Electricity and gas meters

Advanced digital meters (smart meters)

Advanced digital meters – also known as smart meters – can record your electricity use every 30 minutes, which means you can see both how much electricity you are using and when you are using it.

Advanced digital meters are now available in South Australia, though not all electricity retailers currently offer contracts to residential customers with smart metering. As advanced digital meters become more common, the number of retailers and retail contract options for customers with smart meters are expected to increase.

The cost of installing and maintaining an advanced digital meter at your home varies between retailers. If you are considering installing an advanced digital meter, think about whether the benefits of the meter will outweigh these costs.

From 1 December 2017, all new and replacement meters installed in homes and small business will be advanced digital meters.

New rules for metering services will commence on 1 December 2017 and are determined by the Australian Energy Market Commission, based on feedback provided by stakeholders including electricity retailers and representative consumer groups. These rules encourage competition in metering services and enable customers and energy business to access additional services provided by advanced digital meters. This means customers will be able to choose from a range of tariff structures and have access to retail packages that rely on more advanced metering.

How advanced digital meters work

Understanding the information your meter gives you can help you manage your electricity use and costs. Using the data collected by your advanced digital meter to track how much electricity you are using will give you a guide to how much your bill will be, which means you can adjust your use to help save money.

As well as data monitoring, an advanced digital meter may allow you to take advantage of flexible pricing, where you are charged different rates for using electricity at different times of day. Shifting some of your electricity use to off-peak periods could help reduce your bills.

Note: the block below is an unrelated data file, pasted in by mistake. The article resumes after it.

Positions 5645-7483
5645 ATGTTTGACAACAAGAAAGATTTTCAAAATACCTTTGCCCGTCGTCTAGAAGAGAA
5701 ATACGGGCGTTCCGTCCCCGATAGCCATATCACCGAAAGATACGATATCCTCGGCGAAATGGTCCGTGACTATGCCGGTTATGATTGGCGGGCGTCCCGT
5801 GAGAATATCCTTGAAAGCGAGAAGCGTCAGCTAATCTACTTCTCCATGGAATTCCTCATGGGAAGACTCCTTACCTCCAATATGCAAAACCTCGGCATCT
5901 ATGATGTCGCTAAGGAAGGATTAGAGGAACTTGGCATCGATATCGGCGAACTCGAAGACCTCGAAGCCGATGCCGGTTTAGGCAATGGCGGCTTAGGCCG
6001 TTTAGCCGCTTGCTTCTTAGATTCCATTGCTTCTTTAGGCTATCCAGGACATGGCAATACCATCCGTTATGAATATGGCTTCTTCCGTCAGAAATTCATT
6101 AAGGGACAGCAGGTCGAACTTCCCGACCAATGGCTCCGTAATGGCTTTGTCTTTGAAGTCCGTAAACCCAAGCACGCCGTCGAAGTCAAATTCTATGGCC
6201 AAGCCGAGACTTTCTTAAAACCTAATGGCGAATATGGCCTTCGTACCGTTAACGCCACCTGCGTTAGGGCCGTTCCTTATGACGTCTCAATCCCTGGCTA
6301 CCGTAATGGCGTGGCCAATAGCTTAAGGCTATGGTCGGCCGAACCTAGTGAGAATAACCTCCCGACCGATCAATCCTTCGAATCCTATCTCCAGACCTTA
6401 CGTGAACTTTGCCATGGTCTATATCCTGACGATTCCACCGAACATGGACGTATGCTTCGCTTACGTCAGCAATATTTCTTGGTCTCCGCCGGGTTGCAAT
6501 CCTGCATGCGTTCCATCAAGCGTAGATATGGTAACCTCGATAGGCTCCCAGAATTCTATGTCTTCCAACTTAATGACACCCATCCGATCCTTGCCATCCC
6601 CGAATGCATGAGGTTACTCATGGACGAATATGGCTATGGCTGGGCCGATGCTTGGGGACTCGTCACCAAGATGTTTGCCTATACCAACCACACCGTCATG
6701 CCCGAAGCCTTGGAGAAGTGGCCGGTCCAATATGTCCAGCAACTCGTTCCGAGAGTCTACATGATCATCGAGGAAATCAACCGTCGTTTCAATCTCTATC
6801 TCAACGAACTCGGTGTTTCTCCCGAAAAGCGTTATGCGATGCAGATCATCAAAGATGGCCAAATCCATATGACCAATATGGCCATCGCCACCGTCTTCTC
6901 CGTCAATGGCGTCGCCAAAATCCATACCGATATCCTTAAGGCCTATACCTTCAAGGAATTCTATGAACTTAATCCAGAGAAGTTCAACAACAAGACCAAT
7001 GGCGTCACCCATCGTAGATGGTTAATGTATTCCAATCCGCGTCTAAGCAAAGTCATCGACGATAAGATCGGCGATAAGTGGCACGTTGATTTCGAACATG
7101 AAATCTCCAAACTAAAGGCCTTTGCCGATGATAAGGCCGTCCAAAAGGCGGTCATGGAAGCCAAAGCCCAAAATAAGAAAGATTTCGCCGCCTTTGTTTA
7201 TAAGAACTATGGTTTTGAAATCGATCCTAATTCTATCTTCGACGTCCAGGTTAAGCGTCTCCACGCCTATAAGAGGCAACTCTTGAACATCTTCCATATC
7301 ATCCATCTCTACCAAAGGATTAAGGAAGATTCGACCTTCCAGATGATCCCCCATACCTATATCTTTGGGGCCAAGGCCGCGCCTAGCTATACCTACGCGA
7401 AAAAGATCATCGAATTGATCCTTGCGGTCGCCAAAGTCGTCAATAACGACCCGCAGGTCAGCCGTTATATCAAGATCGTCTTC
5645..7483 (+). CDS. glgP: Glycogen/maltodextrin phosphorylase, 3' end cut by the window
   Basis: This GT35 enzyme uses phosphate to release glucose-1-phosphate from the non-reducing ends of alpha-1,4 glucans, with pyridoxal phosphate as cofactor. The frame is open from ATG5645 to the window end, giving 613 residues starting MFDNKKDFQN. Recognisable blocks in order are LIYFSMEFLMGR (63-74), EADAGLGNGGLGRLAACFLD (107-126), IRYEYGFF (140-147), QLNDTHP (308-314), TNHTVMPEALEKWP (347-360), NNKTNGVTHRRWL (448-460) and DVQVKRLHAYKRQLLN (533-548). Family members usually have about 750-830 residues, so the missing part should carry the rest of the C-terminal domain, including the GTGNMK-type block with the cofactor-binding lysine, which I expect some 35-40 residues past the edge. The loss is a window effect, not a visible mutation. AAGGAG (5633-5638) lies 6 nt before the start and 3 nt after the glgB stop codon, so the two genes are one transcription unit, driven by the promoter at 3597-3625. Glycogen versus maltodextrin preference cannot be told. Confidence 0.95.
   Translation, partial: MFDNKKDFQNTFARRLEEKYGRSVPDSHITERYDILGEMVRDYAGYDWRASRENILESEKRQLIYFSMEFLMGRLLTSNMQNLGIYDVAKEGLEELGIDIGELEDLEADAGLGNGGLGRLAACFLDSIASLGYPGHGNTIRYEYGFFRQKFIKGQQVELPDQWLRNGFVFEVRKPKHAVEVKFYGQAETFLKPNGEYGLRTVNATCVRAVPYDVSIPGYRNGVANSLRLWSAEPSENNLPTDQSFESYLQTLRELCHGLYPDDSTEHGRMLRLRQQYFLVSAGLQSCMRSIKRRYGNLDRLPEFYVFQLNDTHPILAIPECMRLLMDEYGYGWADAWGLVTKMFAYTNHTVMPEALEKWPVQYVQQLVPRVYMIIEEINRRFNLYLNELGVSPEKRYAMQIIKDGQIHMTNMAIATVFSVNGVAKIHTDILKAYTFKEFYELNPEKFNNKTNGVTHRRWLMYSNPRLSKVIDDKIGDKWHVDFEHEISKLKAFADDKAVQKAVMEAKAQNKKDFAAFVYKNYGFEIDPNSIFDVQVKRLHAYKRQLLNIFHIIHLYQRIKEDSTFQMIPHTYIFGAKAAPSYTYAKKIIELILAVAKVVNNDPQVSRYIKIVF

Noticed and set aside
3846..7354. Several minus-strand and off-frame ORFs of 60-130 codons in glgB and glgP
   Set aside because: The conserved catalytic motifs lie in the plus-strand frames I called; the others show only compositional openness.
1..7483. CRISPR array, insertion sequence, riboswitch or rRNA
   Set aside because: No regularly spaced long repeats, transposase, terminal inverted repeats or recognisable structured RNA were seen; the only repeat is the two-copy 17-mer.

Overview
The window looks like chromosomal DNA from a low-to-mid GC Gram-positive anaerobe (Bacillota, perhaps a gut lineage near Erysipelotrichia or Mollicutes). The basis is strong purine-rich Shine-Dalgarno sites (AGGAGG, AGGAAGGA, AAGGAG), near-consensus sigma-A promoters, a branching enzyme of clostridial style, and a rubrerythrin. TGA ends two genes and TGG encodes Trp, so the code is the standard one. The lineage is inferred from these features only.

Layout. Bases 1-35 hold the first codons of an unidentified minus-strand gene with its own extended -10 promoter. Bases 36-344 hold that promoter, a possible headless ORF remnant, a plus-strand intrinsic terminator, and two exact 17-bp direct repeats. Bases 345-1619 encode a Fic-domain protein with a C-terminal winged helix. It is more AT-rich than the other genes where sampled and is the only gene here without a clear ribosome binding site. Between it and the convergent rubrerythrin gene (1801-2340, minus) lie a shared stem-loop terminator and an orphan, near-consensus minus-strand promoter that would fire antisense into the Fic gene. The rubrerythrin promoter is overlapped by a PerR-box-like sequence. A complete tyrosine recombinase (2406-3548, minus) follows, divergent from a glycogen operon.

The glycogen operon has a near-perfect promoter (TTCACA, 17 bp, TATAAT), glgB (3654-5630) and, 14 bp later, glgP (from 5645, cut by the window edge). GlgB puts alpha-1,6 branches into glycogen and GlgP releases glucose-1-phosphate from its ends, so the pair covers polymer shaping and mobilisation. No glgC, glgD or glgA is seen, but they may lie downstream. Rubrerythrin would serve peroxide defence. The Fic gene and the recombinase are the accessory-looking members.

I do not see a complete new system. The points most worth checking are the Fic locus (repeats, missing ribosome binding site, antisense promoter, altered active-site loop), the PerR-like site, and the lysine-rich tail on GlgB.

Advanced digital meters mean that retailers don’t have to send people to your home to read your meter. If your meter is hard to access, eg inside your home or behind a locked gate, this means you won’t need to negotiate a time for a meter reader to visit your home. This will streamline connections and disconnections and make the process of switching between retailers smoother.

Being able to read your meter remotely also means your retailer can bill you on your actual electricity use rather than estimating your bills, which means you won’t have to worry about over-estimated bills or catch-up bills as a result of an under-estimated reading. Your retailer may also be able to bill you more frequently (eg monthly instead of quarterly), which may make it easier for you to manage your bills – speak to your retailer about whether they can provide this service to you.

Advanced digital meters also allow electricity network operators to monitor the reliability and quality of the electricity supply to homes, which enables them to respond to power outages or poor quality supply issues faster.

Advanced digital meter data privacy

Advanced digital meters can transmit data to your electricity retailer and distributor every 30 minutes. The information is encrypted and sent over secure and private networks. The data does not include your name or address details – only your meter identification number is included, which your retailer uses to link your electricity use to your account.

The information collected by smart meters is considered personal information and is protected by the Australian Privacy Principles. All energy distributors and retailers must comply with these principles and the Privacy Act 1988.

Advanced digital meters and your health

Advanced digital meters are regulated by the Australian Communications and Media Authority (ACMA) and have frequencies similar to mobile and cordless phones.

Advanced digital meters must comply with ACMA’s Radio Communications (Electromagnetic Radiation-Human Exposure) Standard 2003. Exposure limits are set by the Australian Radiation Protection and Nuclear Safety Agency (ARPANSA) under this standard to protect everyone against known adverse health effects associated with emissions exposure.

ARPANSA states that the combination of the low transmitter power of advanced digital meters, the meter’s location on the outside of buildings, and the very short time spent transmitting, means that the overall exposure is well below safe exposure limits, even when a number of devices are transmitting simultaneously.

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Page last updated 20 April 2017

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